This prospective study was conducted in a tertiary care endocrine surgery department spanning 4 months from April to July 2020. We evaluated the satisfaction quotient of patients based on an ordinal scale of three preferences: no consultation (NC), VC, and direct consultation (DC). The option of NC meant that the patient preferred only DC after this COVID pandemic averts and was not satisfied with VC. DC meant that they preferred hospital visit in person for next follow-up with proper precautions, in spite of the ongoing COVID pandemic. The response of each patient on their preferred mode of consultation was recorded after each VC. We utilized the WhatsApp-based group video conferencing mode for VC between three individuals: clinician, patient/attendant, and clinical assistant. All the video consultation sessions were conducted with smartphones at both clinician and patient ends. Smartphones with access to the Internet either through regular data plan or ≥3G network or router or WiFi network with a minimum download speed of 100 Kbps (kilobytes per second), were employed for VC. The patients were instructed to get the appropriate investigations such as serum thyroid profile, calcium, or ultrasound/radiography near their domicile, by clinical assistant on telephonic conservation at the time taking appointment for VC. These reports along with clinical findings were evaluated by clinician at the time of VC. After VC, prescription of appropriate treatment and appointment for next consultation were instructed to patient by clinical assistant on telephonic conversation as per the advice of clinician. The patients were categorized into two groups – (a) first-time consultation (new) and (b) follow-up consultation (there was at least one previous in-person consultation). The study complied with the international ethical norms of the Helsinki Declaration – Ethical Principles for Medical Research Involving Human Subjects, 2013. This study was approved by the institutional review board for ethical research. Informed consent was obtained from all the patients involved in the study. Details were entered and analyzed on a Microsoft Excel sheet.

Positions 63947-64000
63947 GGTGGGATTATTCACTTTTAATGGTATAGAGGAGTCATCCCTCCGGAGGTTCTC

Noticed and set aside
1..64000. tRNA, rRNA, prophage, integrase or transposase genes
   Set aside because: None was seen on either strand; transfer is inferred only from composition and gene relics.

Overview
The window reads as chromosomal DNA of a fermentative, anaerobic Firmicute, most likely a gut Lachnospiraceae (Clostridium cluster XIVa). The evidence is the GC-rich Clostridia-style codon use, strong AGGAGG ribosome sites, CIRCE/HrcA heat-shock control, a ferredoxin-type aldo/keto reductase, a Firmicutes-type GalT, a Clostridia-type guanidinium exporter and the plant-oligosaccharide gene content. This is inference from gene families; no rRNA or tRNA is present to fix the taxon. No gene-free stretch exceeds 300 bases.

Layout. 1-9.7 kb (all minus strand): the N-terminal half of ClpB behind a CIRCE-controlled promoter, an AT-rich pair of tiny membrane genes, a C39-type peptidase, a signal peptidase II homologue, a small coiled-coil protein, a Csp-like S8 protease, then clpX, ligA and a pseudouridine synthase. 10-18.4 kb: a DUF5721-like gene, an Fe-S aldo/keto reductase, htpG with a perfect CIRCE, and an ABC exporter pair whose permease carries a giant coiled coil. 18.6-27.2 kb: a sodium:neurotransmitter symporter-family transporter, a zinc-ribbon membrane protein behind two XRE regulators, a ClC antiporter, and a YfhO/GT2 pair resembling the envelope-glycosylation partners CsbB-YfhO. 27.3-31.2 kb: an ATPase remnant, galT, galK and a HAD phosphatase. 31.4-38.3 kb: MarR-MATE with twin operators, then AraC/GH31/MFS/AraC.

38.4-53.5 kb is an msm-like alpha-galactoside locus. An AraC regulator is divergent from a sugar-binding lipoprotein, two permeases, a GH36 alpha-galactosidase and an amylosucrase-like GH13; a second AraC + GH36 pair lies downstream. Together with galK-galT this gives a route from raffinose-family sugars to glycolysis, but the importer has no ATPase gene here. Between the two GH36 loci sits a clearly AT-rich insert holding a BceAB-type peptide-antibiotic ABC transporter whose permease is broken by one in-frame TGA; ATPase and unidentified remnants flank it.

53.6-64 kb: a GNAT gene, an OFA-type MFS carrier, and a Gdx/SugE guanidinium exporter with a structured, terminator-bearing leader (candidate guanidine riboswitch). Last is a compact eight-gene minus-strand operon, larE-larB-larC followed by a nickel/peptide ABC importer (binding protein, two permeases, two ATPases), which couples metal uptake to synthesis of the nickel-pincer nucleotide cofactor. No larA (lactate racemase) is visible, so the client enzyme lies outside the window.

Social media was defined as websites and applications, such as Facebook, WhatsApp, Twitter, Zoom, and Instagram that enable users to create and share photos/videos and video conference on social networking.